Friday, April 27, 2012

Odds and ends

  • Reuters: A Cuban official says that nearly half Cuba’s economic output will shift to the “non-state” sector in the next four to five years.  Earlier, the finance minister forecast that also within five years, the private sector is expected to grow by 1.8 million workers, which would put two in five workers in the private sector.

  • Granma: In the first three months of 2012, there were 2,730 sales and 10,660 donations of homes, and 8,390 sales and 6,780 donations of cars.

  • Cuban authorities arrested a British subject who was resident in Havana and directed Coral Capital, a business involved in major investment projects on the island.   Cuba Standard broke the news, and the Herald added some details.

  • AFP: Cuban economics commentator Ariel Terrero chided the labor ministry for handling layoffs without “sufficient transparency,” leaving Cubans wondering precisely how many were laid off last year, and their characteristics.  As the layoffs proceed, he calls on the government to conduct a “broader discussion.”

  • Judy Gross, wife of jailed USAID contractor Alan Gross, gives an interview to Café Fuerte, expressing disappointment that Gross has not been permitted to visit his ailing mother and saying, “I don’t understand the position of the Cuban government.”  The Forward reports that the public relations firm Burson Marsteller has taken up Gross’ case, and the current strategy includes pressure on both the Cuban and U.S. governments.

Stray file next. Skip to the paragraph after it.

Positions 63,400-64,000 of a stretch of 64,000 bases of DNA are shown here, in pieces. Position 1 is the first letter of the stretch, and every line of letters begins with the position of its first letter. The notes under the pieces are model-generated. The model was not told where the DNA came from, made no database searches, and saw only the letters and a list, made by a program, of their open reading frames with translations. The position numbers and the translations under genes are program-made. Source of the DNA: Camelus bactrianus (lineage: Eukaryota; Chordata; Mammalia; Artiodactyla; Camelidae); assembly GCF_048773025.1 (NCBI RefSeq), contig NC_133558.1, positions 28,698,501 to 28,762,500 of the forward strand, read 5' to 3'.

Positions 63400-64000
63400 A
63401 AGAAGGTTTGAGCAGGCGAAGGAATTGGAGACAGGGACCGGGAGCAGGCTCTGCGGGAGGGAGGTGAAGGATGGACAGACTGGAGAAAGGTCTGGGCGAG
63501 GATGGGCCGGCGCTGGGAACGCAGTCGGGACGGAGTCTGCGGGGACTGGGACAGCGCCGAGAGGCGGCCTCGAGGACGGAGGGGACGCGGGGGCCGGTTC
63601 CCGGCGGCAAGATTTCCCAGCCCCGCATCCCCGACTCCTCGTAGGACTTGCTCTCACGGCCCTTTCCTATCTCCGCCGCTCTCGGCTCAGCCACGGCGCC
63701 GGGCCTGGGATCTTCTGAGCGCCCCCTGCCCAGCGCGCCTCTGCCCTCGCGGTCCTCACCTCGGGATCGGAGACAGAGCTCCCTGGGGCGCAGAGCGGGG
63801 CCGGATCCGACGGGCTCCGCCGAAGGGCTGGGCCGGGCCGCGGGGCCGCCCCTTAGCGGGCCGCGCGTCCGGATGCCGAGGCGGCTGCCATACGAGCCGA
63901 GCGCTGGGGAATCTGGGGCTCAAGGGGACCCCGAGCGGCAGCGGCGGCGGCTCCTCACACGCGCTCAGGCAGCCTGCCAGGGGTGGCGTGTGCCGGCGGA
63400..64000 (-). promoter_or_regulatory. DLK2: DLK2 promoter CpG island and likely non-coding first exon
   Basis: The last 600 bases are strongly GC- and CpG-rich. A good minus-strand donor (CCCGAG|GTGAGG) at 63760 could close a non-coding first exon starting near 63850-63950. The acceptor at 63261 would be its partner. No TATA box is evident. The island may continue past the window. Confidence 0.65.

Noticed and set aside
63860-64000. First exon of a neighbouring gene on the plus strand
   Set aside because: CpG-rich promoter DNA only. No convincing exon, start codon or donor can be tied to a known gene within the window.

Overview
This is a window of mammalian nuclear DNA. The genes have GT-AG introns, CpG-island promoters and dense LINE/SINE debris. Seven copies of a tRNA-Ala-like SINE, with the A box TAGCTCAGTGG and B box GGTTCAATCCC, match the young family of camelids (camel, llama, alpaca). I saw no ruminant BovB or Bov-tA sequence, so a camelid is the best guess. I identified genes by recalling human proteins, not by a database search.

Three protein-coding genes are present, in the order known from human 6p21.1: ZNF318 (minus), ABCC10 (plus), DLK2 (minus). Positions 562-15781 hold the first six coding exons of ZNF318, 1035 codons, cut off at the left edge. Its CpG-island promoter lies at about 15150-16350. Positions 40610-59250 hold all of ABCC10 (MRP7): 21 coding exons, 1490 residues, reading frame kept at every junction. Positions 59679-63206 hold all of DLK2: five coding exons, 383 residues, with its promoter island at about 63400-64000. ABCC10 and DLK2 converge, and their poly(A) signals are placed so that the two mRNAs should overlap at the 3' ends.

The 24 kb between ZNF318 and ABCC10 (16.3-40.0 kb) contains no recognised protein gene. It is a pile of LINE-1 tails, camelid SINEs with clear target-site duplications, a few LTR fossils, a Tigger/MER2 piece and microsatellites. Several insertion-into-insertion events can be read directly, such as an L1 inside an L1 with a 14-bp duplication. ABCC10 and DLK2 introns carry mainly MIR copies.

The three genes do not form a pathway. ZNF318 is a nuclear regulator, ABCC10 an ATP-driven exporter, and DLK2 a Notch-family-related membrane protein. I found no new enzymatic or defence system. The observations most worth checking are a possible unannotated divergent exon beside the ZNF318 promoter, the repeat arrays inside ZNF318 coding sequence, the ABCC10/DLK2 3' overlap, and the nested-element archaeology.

• El Tiempo (Bogota): OAS Secretary General Jose Miguel Insulza says Cuba should be invited to attend hemispheric summits.  “Having Cuba seated every three years in a Summit of the Americas does not weaken the [inter-American] system,” he said in Washington.  And it makes no sense that the largest country would exclude itself because the smallest is attending.”

  • A strange story: the Herald discovers that Cuba has complained about several cases of firearms arriving in checked luggage from Miami.

1 comment:

Antonio said...

Someone made a comment elsewhere that got me thinking, and I have no way of researching this to confirm of there is any validity behind this claim. Apparently, a lot of the individuals and companies being investigated for corruption and bribery are the ones the Cuban govt. owes the most money to. The inquiries and prosecutions are partly an attempt to avoid paying up.
So tread with care if you are a businessman or company that is seeking payment from Havana.